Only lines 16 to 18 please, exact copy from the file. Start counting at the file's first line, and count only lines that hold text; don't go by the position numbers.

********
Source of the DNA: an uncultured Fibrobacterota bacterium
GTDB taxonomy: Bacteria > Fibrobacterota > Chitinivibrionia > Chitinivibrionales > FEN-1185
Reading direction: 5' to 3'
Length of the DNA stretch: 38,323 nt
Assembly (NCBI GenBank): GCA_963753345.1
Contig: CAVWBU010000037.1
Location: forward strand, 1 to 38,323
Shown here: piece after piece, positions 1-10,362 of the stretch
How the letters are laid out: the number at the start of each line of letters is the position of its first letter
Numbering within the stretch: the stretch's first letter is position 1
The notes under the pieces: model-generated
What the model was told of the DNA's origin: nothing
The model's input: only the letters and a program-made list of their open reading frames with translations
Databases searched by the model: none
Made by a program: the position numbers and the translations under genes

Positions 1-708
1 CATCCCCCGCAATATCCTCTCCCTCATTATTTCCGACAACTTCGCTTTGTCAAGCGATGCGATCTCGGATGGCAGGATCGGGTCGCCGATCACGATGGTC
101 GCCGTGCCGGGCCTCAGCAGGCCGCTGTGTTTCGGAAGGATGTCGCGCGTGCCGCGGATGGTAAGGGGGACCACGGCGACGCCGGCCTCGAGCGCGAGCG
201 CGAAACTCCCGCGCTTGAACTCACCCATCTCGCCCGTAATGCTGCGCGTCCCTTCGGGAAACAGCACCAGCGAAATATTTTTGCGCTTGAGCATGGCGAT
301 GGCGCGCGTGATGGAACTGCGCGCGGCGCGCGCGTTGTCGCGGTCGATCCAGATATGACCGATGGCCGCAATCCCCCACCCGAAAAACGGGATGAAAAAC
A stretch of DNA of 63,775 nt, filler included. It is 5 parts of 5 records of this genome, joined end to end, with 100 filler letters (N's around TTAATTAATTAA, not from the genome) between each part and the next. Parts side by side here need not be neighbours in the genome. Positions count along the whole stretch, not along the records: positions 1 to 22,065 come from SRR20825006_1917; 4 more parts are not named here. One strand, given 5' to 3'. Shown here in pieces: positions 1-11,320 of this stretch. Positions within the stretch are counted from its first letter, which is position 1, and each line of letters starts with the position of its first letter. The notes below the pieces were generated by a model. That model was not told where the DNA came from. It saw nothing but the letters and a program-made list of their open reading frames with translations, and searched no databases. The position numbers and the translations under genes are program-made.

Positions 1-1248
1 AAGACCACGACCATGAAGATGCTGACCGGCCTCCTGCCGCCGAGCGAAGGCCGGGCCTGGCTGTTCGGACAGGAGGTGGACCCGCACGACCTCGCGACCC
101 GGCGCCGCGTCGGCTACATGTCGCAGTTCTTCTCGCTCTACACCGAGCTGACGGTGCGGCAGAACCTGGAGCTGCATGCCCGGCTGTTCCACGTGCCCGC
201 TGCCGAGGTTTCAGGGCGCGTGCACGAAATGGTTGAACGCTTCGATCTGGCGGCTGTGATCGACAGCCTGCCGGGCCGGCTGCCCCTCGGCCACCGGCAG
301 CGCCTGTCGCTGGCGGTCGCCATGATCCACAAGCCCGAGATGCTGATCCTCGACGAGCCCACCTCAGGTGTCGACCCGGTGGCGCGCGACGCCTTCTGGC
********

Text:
Positions 1-708
1 CATCCCCCGCAATATCCTCTCCCTCATTATTTCCGACAACTTCGCTTTGTCAAGCGATGCGATCTCGGATGGCAGGATCGGGTCGCCGATCACGATGGTC
101 GCCGTGCCGGGCCTCAGCAGGCCGCTGTGTTTCGGAAGGATGTCGCGCGTGCCGCGGATGGTAAGGGGGACCACGGCGACGCCGGCCTCGAGCGCGAGCG